AB Test Design with Outliers — What is CUPED?

Angelina Yang
6 min readOct 16, 2023

A few weeks ago, we explored the issue of outliers in the context of designing your A/B test and provided potential solutions, such as trimming outliers. Let’s recap:

Why does this matter?

  • The stakes of your experiment are high. For instance,

A mere 0.1% increase to revenue at Facebook is worth over $100 million per year!

  • The time to action based on your experiment outcome is mission-critical for your business.

Businesses don’t want their experiments to run for a year just to gather enough sample size. Moreover, features that have a negative impact should be stopped as soon as possible. Therefore, we aim to find ways to decrease the standard error, reduce the sample size, and consequently reduce the learning time from the experiments.

If you need a quick reminder, you can refer to the relevant post here:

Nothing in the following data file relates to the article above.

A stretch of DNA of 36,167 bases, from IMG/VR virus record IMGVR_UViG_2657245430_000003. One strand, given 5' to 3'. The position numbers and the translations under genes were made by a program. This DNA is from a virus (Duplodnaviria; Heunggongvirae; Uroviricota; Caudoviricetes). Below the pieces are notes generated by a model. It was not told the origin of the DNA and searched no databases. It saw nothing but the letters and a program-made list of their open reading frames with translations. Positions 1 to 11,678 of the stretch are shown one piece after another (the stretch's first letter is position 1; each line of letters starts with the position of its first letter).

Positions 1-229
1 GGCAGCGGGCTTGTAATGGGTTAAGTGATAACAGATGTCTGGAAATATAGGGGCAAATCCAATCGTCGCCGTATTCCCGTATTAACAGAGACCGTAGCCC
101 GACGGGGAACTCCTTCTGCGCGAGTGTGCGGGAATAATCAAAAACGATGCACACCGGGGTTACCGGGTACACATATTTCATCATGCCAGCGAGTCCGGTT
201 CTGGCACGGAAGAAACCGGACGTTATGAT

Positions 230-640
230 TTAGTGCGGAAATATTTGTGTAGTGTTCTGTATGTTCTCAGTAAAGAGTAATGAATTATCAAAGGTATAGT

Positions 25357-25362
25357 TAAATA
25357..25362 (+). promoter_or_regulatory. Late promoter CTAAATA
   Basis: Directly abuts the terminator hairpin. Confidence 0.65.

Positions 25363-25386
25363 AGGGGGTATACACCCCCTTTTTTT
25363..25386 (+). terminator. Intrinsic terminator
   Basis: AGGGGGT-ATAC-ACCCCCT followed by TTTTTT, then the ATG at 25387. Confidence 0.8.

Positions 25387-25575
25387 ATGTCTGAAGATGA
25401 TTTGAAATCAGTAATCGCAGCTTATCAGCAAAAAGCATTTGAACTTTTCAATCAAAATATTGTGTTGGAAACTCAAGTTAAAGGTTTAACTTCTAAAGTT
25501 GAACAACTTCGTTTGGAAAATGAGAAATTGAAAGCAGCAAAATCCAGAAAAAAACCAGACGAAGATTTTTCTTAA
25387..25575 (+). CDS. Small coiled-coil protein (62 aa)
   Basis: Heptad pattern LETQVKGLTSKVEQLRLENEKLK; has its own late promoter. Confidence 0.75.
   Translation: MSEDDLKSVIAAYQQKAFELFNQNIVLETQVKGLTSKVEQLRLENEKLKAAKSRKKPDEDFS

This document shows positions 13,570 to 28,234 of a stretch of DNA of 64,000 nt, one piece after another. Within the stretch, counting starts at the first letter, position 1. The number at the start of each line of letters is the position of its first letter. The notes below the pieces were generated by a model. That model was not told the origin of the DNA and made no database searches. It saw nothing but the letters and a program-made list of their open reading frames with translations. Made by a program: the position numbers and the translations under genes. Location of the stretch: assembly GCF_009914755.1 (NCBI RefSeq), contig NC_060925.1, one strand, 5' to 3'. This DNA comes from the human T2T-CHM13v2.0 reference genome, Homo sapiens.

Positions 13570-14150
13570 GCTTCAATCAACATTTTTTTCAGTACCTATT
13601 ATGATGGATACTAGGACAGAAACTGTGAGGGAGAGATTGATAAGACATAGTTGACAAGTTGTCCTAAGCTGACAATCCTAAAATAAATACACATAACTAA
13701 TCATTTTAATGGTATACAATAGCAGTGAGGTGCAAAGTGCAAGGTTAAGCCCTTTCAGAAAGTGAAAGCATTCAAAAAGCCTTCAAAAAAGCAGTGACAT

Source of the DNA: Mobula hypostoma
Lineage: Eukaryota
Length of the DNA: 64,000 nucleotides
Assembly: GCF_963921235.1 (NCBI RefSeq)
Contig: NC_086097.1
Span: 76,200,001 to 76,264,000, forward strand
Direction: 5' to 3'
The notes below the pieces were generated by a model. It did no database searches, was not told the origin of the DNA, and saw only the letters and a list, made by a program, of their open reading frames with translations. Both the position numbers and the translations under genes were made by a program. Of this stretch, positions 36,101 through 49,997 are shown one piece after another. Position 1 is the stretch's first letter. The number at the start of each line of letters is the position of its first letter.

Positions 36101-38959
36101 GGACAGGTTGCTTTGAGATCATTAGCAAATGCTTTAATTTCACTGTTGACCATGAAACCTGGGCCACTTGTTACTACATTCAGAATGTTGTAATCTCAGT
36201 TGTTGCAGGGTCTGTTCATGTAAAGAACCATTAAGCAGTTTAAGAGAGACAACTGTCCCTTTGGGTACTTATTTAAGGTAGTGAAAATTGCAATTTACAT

AB Test Design with Outliers 🤯

Two weeks ago, we discussed the issue of outliers in the context of designing your A/B test. If you need a quick reminder, you can find the relevant post here: So what are your options? There are several options you could choose when dealing with outliers.

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CUPED Method

Today we will discuss a different approach called CUPED (Controlled-experiment Using Pre-Experiment Data). Microsoft proposed and named CUPED in 2013, and it has since become widely used in online experimentation.

The guiding principle of CUPED is that not all variance in an experiment are random. In fact, a lot of the differences in user outcomes are based on pre-existing factors that have nothing to do with the experiment.

To demonstrate this concept, consider the simple example as the following:

Suppose we want to test whether people run slower when weights are attached to their bodies (obviously 🤓). We divide the participants into two groups: the test group, which runs with weights, and the control group, which runs without weights. The collected data may appear as follows: